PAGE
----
A series of 2001 emails — now key to the government’s case — show that the men at least considered the situation serious enough to warrant contacting police. They ultimately rejected the idea, opting instead to bar Sandusky from bringing children on campus, to urge the former coach to submit to counseling and to inform his children’s charity, the Second Mile, of the allegations.“The only downside for us is if the message isn’t ‘heard’ and acted upon,” Mr. Spanier wrote, signing off on the decision. “We then become vulnerable for not having reported it.”All three men had been informed in 1998 about another investigation led by Penn State’s campus police into a report that Sandusky had showered with and potentially abused a different boy. That case never led to charges, but Mr. Curley and Mr. Schultz corresponded frequently with then-police Chief Thomas Harmon about the progress of his investigation. Mr. Spanier was copied on at least two of those exchanges.Mr. Schultz kept his handwritten notes on the 1998 investigation in a locked file that investigators found years later. “Other children? Is this opening of Pandora’s box?” he had written.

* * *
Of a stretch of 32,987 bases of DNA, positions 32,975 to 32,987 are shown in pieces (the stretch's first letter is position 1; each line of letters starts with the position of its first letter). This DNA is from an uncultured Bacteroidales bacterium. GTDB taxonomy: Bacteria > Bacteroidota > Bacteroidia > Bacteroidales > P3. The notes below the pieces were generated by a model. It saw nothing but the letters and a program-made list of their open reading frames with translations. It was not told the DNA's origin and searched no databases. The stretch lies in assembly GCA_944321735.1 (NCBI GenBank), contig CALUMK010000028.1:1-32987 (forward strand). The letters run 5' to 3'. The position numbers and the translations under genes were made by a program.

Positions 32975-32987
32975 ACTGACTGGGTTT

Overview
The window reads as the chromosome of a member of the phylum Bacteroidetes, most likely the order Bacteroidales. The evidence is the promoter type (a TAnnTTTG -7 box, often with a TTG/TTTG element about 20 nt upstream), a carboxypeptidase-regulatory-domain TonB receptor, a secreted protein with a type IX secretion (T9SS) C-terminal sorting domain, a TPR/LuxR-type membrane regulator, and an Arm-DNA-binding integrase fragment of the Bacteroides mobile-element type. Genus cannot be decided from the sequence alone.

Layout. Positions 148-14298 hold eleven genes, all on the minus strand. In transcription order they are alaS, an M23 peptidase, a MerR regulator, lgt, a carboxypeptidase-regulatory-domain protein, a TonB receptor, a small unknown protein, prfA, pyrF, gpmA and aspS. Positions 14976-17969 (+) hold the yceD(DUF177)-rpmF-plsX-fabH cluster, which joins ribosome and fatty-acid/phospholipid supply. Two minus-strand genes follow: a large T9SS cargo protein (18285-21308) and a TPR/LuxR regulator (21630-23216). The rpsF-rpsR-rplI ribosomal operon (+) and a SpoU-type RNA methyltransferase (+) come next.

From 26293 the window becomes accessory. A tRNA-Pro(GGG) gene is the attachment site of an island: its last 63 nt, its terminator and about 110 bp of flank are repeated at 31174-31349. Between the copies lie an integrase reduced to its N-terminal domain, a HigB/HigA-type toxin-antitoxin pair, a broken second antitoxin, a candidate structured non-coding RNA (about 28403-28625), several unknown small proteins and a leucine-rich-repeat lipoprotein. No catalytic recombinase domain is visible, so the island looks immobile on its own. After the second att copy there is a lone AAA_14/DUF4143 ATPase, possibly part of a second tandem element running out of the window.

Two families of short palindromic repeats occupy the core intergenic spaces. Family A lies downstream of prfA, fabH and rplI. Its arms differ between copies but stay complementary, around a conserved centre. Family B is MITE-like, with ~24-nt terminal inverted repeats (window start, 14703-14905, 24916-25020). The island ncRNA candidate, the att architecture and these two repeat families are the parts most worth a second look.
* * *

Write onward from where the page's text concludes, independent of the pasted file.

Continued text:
March 13, 2017 at 10:14 PM EDT